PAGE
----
Can You Add Fertilizer To Wet Grass?

You had plans to fertilize the lawn today, but then it rained. The grass is saturated, but your time is limited. Before you add fertilizer to wet grass, realize that the money and time you spend doing so may not be worth the outcome. That's because wet grass is already saturated, so it's unlikely to absorb the nutrients you're trying to provide. While you can apply fertilizer now, as it won't do any harm, it's likely to be far less effective than if you wait a bit. Knowing when to fertilize a lawn is critical.

Applying a foliar fertilizer to wet grass is not advisable since it can cause nutrient burn, also known as fertilizer burn. This type of fertilizer is applied directly to the leaves. Fertilizers often contain salts, which pull out some of the moisture from the grass. When too much fertilizer remains on the surface for too long, that can cause damage to the root system due to that moisture removal. You'll know this is happening when you see patches of yellowed or dead grass in areas where you've applied fertilizer. Since granular fertilizer cannot be absorbed fast enough on wet grass, this creates the ideal scenario for nutrient burn to occur. If you can wait it out before applying the fertilizer, do so.

There are more reasons not to fertilize wet grass

When fertilizer cannot penetrate the soil to support the needs of the grass, it ends up going somewhere. That often means it's more likely to run off and pollute streams, ponds, and other bodies of water in the area. More so, if it continues to rain in the coming days, that fertilizer is just washed away, leaving you with grass that hasn't benefited from the nutrients in any way.

Also notable is that it's much harder to evenly fertilize wet grass. Some areas may see a significant buildup of fertilizer due to the rainwater moving it. Other areas may not get any fertilizer due to the same reason. It's far more difficult to control where the fertilizer goes since it is quite mobile when wet.

That leads to the potential to overfeed the lawn. If that last application of fertilizer on wet grass washes away, then you apply another one to support the needs of your grass, and you could be overfeeding it. Too much of a good thing isn't ideal here. Your lawn needs nutrients to grow, but overfeeding it just makes it harder to manage, builds up chemicals in the grass and groundwater, and may mean you'll be cutting it more often.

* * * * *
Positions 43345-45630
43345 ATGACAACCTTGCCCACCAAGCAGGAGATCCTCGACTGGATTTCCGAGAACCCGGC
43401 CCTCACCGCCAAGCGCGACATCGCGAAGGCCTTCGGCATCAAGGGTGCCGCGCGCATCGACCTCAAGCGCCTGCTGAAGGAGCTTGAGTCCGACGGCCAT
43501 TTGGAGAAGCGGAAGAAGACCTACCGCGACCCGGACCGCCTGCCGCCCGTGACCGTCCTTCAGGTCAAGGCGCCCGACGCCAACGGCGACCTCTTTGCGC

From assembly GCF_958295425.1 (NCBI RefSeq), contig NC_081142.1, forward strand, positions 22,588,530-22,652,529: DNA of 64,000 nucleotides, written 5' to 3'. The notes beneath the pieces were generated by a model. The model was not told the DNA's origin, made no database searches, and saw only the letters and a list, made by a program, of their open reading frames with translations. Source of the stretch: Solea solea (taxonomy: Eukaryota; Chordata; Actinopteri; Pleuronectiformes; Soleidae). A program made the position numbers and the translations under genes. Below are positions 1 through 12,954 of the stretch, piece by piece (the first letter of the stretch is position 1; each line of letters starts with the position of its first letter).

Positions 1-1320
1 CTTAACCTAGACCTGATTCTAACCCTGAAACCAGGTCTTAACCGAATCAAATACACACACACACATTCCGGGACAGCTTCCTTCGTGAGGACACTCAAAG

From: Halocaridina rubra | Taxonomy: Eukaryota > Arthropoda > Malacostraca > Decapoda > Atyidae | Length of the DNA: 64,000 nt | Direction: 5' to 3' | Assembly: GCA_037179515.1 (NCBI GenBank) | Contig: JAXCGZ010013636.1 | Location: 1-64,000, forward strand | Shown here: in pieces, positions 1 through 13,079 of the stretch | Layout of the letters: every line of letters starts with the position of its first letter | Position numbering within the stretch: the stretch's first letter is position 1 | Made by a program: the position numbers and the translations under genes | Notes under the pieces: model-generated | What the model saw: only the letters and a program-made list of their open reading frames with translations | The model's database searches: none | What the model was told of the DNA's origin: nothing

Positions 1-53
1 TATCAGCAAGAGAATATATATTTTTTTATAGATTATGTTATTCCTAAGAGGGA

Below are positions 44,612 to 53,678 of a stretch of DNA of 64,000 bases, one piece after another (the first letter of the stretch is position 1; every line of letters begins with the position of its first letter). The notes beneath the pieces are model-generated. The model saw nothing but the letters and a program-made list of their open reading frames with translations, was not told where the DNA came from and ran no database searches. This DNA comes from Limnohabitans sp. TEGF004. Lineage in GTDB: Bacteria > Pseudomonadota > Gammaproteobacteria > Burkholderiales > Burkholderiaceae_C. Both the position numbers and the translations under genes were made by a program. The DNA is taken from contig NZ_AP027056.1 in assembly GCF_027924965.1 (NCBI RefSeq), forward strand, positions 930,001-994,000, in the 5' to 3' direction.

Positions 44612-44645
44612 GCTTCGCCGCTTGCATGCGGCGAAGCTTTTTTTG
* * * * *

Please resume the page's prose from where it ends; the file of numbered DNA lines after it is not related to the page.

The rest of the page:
When you should fertilize

If you've conducted a soil test and determined that you need to supplement the grass's nutrition, there are several things to keep in mind before you get the fertilizer out. After a good rain, check the grass. If there are areas where the grass is soggy and water isn't penetrating into the soil, that's a good sign it's oversaturated. Wait until it's dried out before applying fertilizer to it. Check the forecast, too. If there's rain in the coming days, skip the fertilizer until the water dries or penetrates into the soil. It may take a couple of days to dry out, depending on the conditions in your area.

When possible, avoid the use of chemical-based fertilizers and instead opt for an organic product. Natural fertilizers for the lawn can offer numerous advantages. These are less likely to contaminate waterbodies or cause overfeeding of your lawn. If you really want to support your lawn's growth and it's been a wet season, leave the grass clippings on the lawn and consider applying kelp or compost to the lawn instead. This will not only provide the nutrition needed, but it could also help to support the moisture buildup that can occur when the soil is lacking. You don't need a lot of these products to make a difference in the soil quality.